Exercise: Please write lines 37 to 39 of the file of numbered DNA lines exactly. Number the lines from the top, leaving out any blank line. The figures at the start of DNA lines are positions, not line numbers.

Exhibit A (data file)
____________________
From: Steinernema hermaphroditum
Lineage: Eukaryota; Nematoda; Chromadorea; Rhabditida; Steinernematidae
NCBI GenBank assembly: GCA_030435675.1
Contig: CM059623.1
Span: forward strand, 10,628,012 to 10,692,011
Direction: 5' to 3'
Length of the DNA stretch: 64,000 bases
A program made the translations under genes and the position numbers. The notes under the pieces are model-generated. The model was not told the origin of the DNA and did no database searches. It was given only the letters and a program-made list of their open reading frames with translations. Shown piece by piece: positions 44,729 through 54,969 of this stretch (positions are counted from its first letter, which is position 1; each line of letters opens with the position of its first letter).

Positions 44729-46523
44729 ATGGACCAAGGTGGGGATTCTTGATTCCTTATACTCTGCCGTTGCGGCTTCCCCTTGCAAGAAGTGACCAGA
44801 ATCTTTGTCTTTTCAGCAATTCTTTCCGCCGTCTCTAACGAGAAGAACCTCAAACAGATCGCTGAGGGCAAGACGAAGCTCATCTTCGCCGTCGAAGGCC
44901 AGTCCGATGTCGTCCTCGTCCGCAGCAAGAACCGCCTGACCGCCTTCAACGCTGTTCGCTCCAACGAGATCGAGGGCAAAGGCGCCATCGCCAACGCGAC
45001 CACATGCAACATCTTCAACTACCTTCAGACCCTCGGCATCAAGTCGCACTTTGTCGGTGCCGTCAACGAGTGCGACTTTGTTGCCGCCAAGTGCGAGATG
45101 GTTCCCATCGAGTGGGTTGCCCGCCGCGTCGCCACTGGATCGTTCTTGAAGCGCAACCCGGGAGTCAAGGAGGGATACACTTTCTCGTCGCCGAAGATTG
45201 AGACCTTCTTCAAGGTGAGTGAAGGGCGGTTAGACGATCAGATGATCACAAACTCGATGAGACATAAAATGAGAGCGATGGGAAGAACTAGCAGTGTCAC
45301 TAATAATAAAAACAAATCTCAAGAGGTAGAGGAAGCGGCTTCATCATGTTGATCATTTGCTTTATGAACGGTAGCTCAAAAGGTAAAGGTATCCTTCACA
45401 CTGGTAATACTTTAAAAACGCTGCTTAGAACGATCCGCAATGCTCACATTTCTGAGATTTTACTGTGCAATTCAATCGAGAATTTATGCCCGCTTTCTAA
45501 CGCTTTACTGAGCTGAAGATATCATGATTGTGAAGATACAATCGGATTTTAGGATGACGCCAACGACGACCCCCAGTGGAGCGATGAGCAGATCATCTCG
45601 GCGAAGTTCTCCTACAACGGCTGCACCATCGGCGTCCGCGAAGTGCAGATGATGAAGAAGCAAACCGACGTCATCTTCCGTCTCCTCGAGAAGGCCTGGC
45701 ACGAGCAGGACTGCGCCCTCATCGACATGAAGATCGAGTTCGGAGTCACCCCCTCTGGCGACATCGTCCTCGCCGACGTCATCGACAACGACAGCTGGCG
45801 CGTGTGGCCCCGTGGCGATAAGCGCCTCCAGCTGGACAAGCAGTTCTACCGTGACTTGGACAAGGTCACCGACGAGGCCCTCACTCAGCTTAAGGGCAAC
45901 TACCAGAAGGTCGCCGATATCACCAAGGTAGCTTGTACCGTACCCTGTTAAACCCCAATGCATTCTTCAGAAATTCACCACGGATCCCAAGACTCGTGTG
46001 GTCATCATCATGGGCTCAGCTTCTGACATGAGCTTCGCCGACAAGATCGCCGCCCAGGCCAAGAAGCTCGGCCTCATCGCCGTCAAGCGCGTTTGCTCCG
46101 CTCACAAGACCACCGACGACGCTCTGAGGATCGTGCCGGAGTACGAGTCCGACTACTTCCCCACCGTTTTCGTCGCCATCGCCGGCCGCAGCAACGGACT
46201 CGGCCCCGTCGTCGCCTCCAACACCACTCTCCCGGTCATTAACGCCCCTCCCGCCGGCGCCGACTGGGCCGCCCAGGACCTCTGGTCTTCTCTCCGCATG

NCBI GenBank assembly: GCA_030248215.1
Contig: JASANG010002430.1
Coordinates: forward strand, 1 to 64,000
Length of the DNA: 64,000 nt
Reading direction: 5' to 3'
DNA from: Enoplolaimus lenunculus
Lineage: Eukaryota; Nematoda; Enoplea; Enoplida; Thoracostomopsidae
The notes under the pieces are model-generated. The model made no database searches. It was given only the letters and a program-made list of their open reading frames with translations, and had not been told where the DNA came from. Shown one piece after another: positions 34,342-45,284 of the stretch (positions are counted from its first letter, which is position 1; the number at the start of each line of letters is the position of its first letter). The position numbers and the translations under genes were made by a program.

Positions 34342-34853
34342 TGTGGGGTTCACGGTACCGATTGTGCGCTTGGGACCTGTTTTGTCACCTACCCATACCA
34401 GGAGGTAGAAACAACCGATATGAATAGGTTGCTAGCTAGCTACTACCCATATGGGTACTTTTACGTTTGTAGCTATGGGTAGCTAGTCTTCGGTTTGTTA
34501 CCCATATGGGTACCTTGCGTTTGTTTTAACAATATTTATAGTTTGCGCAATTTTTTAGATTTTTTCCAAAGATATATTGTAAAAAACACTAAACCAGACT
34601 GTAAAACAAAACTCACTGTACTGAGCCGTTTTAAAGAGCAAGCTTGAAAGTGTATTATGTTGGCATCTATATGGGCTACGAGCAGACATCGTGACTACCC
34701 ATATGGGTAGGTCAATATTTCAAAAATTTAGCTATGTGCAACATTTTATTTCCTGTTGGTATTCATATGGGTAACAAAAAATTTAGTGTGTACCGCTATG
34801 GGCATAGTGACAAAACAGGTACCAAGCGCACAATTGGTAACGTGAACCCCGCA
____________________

34501 CCCATATGGGTACCTTGCGTTTGTTTTAACAATATTTATAGTTTGCGCAATTTTTTAGATTTTTTCCAAAGATATATTGTAAAAAACACTAAACCAGACT
34601 GTAAAACAAAACTCACTGTACTGAGCCGTTTTAAAGAGCAAGCTTGAAAGTGTATTATGTTGGCATCTATATGGGCTACGAGCAGACATCGTGACTACCC
34701 ATATGGGTAGGTCAATATTTCAAAAATTTAGCTATGTGCAACATTTTATTTCCTGTTGGTATTCATATGGGTAACAAAAAATTTAGTGTGTACCGCTATG